But still you get awful stuff like the retention for the Y screw–I should redo it but you can’t push much with a 1KW spindle. I’d say it was a good deal to get a very ridged and fast machine–but fixing it or otherwise making it better was a chore I’ve not finished in even two years.

My wife tells me the factories do not care–she’s been a purchasing agent for firms and deals with mainland China. I think it’s a miracle what we buy is this good already, and they are thinking (?) longer term by making better machines.

@StevePrior I also had not one but two K40 lasers. My wife got a little tired of me saying that I had to tweak the machine before using so I purchased a decent but still Chinese laser. My 3D printer and Shapoko2/X-Carve is the same starting point to see if I really wanted to spend more. So far, I have only paid more for my laser and love what my 3D printer and X-carve can do for me.

@SomeRandomGuy, You do not always have to spend big or go home. I am glad that I now have money to spend on other hobbies other than worry about how much was spent on something I do not use or how much money I lost on depreciation.

I bought the K40 for $300 including shipping knowing that it was a “kit” for me. I replaced the controller with a Smoothieboard and started using Laserweb with it, but I haven’t spent much time with it lately - been distracted by other toys. The next task would be to rig up better fume venting to outside than the hokey setup I’ve got now. But the holy grail for me is to be able to design a multi-component item in Fusion 360 and have Fusion be able to output gcode for 3D printing, CNC, and laser and have the components from the different machines all fit together. With a little more time fiddling with the laser I think I’d achieve that goal. More recently though I’ve been working on the 3D printed stiffening brackets for the X-Carve so I could do the CNC part more accurately. Now I can do peck drilling with a 1/4" bit in 3/4" plywood and have the hole come out very close to round instead of the previous oval. I’ve also modified the Makergear M2 3D printer to have touch probe bed leveling so that’s been more reliable than ever.

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I’m hearing a lot of good things about a CR10 for about $350. Heated bed and cooling fan for the layers. Anybody have any working knowledge of this 3D printer

I make my living from a single CNC router ($200k+ sales) and do some mold making/casting as well. It’s been five years of that and college–all my profit typically vanishes to living cost or whatever else. (Graduate. Diversify. Etc)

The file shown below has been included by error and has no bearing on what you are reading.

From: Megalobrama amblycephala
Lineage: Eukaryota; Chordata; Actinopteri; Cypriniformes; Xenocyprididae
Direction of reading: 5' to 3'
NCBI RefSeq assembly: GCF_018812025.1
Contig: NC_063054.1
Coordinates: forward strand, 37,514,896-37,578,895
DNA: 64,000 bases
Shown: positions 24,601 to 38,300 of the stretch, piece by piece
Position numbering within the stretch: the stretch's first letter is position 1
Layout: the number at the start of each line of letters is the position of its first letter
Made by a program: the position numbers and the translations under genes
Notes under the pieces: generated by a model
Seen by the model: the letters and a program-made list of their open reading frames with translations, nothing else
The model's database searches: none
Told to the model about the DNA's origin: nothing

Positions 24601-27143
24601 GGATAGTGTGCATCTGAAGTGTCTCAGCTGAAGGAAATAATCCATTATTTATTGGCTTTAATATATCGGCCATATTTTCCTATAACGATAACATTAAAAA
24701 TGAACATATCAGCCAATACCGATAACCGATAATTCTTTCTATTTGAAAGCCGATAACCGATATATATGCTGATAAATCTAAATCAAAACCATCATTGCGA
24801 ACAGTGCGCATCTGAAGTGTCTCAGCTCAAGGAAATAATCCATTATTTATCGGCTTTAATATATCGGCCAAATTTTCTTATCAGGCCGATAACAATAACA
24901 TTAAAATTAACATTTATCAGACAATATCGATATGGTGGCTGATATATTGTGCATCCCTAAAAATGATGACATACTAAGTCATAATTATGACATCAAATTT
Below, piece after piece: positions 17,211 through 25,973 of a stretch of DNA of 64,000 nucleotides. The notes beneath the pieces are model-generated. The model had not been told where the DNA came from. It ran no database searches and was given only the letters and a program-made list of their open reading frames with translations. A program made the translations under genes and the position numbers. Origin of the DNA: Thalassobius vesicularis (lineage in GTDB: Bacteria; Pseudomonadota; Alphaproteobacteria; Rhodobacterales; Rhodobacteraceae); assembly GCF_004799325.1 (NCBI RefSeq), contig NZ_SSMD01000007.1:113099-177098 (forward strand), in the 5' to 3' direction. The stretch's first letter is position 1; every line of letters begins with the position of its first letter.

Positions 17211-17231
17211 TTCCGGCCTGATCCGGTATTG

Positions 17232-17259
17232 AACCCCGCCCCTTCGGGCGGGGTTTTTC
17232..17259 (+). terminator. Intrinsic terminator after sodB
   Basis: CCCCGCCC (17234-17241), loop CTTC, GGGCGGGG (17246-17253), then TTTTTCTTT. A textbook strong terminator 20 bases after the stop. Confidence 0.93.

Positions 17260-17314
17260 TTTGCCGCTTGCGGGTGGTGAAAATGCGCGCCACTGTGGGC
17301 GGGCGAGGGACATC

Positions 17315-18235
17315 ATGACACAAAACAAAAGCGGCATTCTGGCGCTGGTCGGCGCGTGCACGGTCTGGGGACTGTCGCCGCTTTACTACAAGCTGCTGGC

But what I usually do is find something that works (6040 or whatever else ) hack it, get a prototype, and with luck it works… Invest and then eventually it’s less half baked. Then customers start calling and hopefully it grows.

For now though I’m enjoying the sites here and it’s interesting seeing everything evolve so fast.

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I got an email for Fry’s near me. They had some Maker stuff on sale. Got an XYZPrinting Da Vinci 1.0 for $250. has a 7.8" cube printing area. Never even looked twice at 3D printing, never really cared. For some reason, I said screw it and got it. Still in the box in the office haha. Not sure what to do with it yet either. This version came with a 3D scanner already built in, too. So at least there’s that.

HAHA no kidding. there’s 2 in Houston. I just need to figure out the whole filament part. It takes a cartridge, but i’m told the version I got is refillable with whatever I want as long as it’s the right diameter

basic PLA and ABS filament aren’t really expensive. about 20-25 bucks a spool

Is it possible to replace a damaged PEI without removing the heat bed?
Someone suggested this could be done using the following 3M Adhesive Remover:

See https://www.amazon.com/49048-Clear-Industrial-Citrus-ounce/dp/B000BL2RKE/ref=pd_sim_328_2

Has anyone done this? Does anyone have advice on how to do this?
Thank you.

They certainly are getting cheaper. As someone who has been into 3d printing for the better part of a decade now, some of the 3d printers available really are bargains. The Creality CR-10, and CR-10s are probably the most capable 3d printers I’ve ever encountered, and they can be had for around $300, which is absolutely incredible. They have tremendous accuracy and can print objects that are colossal. I would say they are the best bang for the buck available right now. It’s a very exciting time to be into 3d printing. If you’ve always been interested in it but never gave it a shot, now is a great time. It is singlehandedly the most useful tool I own, bar none.

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I bought my second 3D printer a week ago, got it delivered the other day. Looks good. I decided on an open structure (Prusa style) just for the hell of it. I got the kind you put together, like the X-Carve. To be honest, i wanted a project.It’s too hot outside right now in Houston and LEGOs only do so much for a grown a** man. This at least has a function once together…

Plus, only cost me $115+free shipping